The Most Important Ancient Monument in the Western World
A crowning achievement of Greek civilization’s golden age, the astonishingly sophisticated Doric temple known as the Parthenon is the largest such structure built in Greece, and it has crowned the loftiest point of the city horizon (acropolis means “upper town”) since the 5th century R.C.
Dedicated to the patron goddess of the city, Athena Paithenos (Virgin Athena), it was originally so vividly painted (like all the other buildings on the Acropolis) that an alarmed Plutarch complained, “We are gilding and adorning our city like a wanton woman.”
Today it shimmers golden white in the sunlight, evidence of its subsequent incarnations as Byzantine church, Frankish cathedral, and Ottoman mosque lost to history. Save the museum for last and see, among other superb statues, four of the original Caryatids, or maidens, formerly serving as columns, and the marble friezes that Lord Elgin did not manage to take back to England.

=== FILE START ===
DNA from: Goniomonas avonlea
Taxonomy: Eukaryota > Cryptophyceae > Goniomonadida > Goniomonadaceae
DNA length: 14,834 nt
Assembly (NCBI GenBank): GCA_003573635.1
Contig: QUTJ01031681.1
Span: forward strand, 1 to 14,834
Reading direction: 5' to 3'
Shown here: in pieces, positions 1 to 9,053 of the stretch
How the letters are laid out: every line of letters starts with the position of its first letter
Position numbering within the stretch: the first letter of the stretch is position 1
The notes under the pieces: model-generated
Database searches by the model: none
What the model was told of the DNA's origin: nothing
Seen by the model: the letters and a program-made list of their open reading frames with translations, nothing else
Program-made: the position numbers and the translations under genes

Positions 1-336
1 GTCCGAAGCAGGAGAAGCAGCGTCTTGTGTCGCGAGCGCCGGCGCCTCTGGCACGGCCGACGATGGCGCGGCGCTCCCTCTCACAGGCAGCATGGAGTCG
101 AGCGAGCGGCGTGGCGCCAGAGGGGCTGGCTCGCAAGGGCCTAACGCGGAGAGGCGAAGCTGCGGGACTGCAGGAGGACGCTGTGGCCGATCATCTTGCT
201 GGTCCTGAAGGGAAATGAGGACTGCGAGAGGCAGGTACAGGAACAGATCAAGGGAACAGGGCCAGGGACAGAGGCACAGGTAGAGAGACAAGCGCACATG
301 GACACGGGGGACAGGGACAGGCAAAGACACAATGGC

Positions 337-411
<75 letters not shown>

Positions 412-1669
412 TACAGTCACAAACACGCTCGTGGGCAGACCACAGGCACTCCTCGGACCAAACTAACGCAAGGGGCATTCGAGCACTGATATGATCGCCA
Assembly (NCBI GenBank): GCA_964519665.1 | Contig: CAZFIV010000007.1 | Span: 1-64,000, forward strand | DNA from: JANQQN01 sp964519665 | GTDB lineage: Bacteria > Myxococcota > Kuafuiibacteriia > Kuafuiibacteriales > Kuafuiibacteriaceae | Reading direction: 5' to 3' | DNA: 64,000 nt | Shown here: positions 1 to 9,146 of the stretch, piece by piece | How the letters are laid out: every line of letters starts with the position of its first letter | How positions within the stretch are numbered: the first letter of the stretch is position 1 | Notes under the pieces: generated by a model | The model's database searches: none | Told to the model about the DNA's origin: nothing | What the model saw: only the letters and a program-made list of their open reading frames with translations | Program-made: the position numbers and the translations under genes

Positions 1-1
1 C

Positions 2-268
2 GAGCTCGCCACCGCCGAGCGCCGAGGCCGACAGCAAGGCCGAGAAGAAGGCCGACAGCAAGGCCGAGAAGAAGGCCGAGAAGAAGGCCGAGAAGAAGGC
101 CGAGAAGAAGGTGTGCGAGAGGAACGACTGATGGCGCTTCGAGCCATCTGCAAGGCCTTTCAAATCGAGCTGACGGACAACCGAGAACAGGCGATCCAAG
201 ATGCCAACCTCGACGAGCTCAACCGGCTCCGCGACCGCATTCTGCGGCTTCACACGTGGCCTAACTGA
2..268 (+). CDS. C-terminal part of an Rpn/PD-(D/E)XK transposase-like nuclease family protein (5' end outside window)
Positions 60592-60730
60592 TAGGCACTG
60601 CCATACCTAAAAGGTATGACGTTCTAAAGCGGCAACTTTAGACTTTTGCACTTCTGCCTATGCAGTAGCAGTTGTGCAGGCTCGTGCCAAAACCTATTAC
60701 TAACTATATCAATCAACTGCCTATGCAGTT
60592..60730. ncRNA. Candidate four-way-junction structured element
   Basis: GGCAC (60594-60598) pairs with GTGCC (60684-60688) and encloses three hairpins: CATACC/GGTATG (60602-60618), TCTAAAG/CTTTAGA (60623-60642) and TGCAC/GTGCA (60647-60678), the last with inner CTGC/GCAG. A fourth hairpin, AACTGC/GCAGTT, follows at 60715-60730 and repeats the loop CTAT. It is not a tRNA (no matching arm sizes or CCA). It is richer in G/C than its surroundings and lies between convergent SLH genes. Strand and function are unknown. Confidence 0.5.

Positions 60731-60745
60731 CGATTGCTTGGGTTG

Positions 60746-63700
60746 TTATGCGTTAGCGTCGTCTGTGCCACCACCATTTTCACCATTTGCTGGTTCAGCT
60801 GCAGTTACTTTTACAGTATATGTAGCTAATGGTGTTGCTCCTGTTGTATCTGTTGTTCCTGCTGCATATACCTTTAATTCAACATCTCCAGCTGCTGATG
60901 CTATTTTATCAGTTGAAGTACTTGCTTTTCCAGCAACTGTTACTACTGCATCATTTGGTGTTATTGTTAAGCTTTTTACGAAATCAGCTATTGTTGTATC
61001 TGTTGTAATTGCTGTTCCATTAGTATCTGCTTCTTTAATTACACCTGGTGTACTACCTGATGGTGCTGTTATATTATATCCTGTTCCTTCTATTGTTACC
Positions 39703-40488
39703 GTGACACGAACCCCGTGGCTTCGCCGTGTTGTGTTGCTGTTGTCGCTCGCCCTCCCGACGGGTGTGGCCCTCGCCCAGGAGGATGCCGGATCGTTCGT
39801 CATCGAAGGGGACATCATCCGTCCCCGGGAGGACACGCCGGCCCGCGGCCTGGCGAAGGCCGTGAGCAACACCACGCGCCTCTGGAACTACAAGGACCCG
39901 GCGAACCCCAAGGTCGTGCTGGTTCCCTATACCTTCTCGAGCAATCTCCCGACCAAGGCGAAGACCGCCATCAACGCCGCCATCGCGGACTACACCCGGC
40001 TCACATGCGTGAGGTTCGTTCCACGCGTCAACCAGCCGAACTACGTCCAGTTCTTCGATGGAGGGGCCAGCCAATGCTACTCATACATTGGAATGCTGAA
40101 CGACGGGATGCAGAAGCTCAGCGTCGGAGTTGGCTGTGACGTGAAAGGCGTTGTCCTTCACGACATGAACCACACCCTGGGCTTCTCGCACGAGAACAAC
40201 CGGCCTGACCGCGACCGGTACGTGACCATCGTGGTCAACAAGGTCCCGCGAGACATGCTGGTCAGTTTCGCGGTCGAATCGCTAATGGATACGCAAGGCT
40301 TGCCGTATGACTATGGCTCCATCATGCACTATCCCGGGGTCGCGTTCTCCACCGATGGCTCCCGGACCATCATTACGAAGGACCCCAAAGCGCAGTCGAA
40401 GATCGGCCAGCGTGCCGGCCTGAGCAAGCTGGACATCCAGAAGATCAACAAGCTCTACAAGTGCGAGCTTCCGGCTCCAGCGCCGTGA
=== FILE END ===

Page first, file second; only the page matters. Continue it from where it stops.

Greece’s primary artistic event, the summertime Athens Festival, presents ancient dramas, operas, music, and ballet performed by local and internationally acclaimed artists. The 2nd-century Odeon of Herod Atticus on the south slope of the Acropolis has legendary acoustics.